Ultrasounds find applications in ablative therapy, a microsurgery technique that uses high intensity sound waves to necrotize cancer cells present in some organs such as kidneys, prostate, and eliminate them. This ability to release energy in a specific area, better known as shock wave therapy, is used to reduce the size of kidney stones, lithotripsy, or to produce a rise in temperature such as to necrotize the tumor tissues and destroy them as in the case of prostate cancer or uterine fibroids. The patient undergoes anesthesia and the ultrasounds reach the tumor by means of an electrode which destroys the cancerous cells; it is also possible during the surgery to take a sample of organ tissue to perform a biopsy and better understand the type of tumor [27-29].

The lymphatic system is essential for the survival of the body, being the main seat of the interaction between foreign substances that attack the body and the defense mechanisms that are put in place to counter this aggression. The enlargement of a lymph node can be due to inflammation, infection or tumor and only through a biopsy examination can a certain diagnosis be made. Thyroid needle aspiration is a minimally invasive method that is performed by means of a very thin needle connected to a syringe, under echography guidance, and allows only the removal of cells contained in the nodule without affecting the tissue.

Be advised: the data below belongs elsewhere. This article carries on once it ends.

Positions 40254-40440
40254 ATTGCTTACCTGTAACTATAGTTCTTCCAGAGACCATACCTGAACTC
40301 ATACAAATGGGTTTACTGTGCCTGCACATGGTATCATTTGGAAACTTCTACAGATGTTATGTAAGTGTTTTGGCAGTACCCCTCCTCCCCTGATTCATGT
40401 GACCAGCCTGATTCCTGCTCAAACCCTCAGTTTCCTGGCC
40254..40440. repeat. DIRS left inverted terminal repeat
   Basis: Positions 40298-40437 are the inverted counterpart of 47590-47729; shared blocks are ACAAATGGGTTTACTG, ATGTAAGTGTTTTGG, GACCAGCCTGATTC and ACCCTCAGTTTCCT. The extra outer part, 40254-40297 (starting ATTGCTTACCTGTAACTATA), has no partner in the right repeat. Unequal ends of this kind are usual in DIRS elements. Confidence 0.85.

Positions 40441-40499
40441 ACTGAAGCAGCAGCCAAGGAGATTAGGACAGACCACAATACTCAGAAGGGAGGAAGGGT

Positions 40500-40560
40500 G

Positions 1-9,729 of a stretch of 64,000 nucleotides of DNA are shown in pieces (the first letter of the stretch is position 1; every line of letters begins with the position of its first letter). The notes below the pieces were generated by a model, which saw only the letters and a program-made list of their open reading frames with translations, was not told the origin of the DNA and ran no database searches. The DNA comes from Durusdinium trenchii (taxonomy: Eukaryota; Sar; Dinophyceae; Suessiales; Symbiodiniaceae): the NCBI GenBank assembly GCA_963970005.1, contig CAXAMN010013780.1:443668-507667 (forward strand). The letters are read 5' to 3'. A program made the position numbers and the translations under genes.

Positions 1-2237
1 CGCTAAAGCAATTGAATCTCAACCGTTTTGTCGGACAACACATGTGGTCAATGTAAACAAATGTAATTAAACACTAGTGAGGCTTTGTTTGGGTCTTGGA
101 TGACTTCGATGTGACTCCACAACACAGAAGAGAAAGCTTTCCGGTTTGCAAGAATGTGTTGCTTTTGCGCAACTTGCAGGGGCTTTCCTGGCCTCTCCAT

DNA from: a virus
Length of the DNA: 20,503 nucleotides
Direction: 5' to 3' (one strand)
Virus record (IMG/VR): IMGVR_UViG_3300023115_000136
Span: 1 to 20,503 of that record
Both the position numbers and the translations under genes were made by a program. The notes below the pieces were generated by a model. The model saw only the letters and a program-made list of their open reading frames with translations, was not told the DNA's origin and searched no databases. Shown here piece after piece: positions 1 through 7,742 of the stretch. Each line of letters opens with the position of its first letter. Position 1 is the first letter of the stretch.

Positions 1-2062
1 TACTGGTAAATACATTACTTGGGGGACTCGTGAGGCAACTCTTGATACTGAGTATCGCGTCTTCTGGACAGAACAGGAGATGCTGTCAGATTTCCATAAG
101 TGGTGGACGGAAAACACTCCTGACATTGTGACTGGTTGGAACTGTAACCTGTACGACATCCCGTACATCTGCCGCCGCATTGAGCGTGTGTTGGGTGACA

The echographic guide allows you to take cells even from clinically non-palpable nodules and to choose, based on the echographic characteristics, on which part of the nodule to perform the sampling for cytological analysis. For biopsy, however, a spring-activated larger gauge needle, called the core needle, is used and the tissue sample is subjected to histological analysis for tumor diagnosis [30].

The aspiration of the transbronchial needle guided by endoscopic echography is very useful in the diagnosis of malignant pleural mesothelioma being based essentially on the analysis of pleural samples [31,32]. The execution procedure is similar to that of a normal endoscopy: in this case, however, the patient is sedated with benzodiazepines and the duration of the examination is slightly longer; if it is then integrated with the Doppler mode, the evaluation can also be extended to the main blood vessels. With the help of echography, a synovial tissue biopsy can also be performed for better understand the pathogenesis of inflammatory arthropathies and evaluate the appropriate treatments [33].